Wednesday, August 31, 2011

The Boiler Room

“Hello is that Mr. Fife?”

“Urm, yeah.” He sounded apprehensive.

“Mr. Fife, this is Cal from Global Opportunities. We’re holding a very small amount of a great stock. It’s tipped for high gains. I know you’re a man who wouldn’t want to miss an opportunity like this.” I didn’t take a breath, been saying it all day. After a few hours it really does roll off the tongue.

“Urm, who is this? How did you get my mobile number?”

“I’m Cal, Mr. Fife, Cal from Global Opportunities. Your lawyer Mr. Gringault passed your number to us. He said you’d be interested. We’re an international firm of share brokers and we’ve got a great pharmaceutical start up that’s almost guaranteed to treble your money in weeks.”

“I’m not really into stocks.”

I laughed. “Your lawyer said you’d say that. Look, Mr Fife, I’ll let you into a little secret. You don’t need to know anything about stocks to make money. You see, this company just needs to raise start up capital. Once it’s floated and people realise what the product is, all the big players will want it. Every one of them. That’s when you sell. Just a few weeks to more than treble your money.”

He paused. He was thinking, definitely thinking. Strike while the iron’s hot.

“I’ll level with you Mr. Fife. I’ve got a list of a hundred more investors here and the stock’s running out. I could sell it ten times over. If you get in now, and quick, I might be able to let you have more than the normal allotment.”

“Who, what’s the company?”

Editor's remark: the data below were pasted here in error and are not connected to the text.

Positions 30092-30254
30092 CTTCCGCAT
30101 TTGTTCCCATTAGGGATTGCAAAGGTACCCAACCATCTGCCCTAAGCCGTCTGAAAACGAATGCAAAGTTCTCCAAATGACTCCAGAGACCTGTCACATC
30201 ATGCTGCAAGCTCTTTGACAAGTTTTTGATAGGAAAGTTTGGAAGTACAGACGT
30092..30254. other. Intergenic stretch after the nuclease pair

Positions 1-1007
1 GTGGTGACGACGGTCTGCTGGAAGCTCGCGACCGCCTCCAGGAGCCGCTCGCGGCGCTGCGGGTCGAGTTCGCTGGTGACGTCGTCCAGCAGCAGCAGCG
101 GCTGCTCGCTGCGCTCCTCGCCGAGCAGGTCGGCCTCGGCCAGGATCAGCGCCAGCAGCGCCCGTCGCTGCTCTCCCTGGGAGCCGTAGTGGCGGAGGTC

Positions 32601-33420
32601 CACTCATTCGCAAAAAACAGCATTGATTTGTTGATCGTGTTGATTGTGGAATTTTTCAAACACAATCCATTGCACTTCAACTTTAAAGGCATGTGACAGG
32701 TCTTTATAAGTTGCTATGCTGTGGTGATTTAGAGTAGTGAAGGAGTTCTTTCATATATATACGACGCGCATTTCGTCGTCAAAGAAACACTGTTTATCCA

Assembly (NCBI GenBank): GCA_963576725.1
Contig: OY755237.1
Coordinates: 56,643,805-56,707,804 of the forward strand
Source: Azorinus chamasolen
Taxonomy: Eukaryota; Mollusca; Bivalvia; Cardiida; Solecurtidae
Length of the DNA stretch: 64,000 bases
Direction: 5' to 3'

“Copharm Industries, Mr. Fife. It’s a medical research company based in Oxford and, well, let’s just say the cure they’ve researched is going to change the world.” I held the phone away from my head. “What’s that Jeff, you just sold two thousand? How many’s left?” I put the phone back to my head. “Mr. Fife, this is going faster than I thought. I can’t guarantee I can hold these much longer. I’m gonna have to rush you for a decision now.”

“What, what, who…”

He was rattled. Pound signs were flickering in front of his eyes.

“Mr. Fife I can do you five thousand shares for fifty pence each, that’s only two thousand five hundred. Within a month you’ll be looking at ten grand. Ten grand?”

I waited. It didn’t take long.


I confirmed his full name, address and said I’d send over the documents. Told him we don’t take payments over the phone, we’re not that sort of company. We’re respectable, there’s all sort of sharks and dodgy brokers out there. We make our money from repeat business, not one trade. He thanked me and put the phone down. I guess he was already working out what to spend the money on.

I threw down the phone and looked at Steph. My beautiful daughter, sleeping. Just like when she was a baby. Her face was still pale though. The pain still there despite all the drugs. Her lifeless body lay in the wheelchair as it had ever since the accident. Except it weren’t an accident. That bastard Fife had been drinking. I know it was him driving, not his wife. I know it was him. Fancy pants lawyer persuaded the court she was driving and got her off. Six month suspended for careless driving. Six months? Six months for killing my wife and doing that to my daughter. Suspended too? No one’s paid for it. No one.

Of course he moved, went into hiding. Changed his mobile, too. Took me months to get it. Got a friend, works for a phone network, he did some overtime at the weekend and traced the calls he’d made to his lawyer. Address he gave the phone company was false though.

I packed the cable ties, pliers and knife in my bag, next to my lunch box. Maria, the care worker, will be here soon for her ten hour shift while I go to work. Except today, I’m not going to work. Today, I got other business.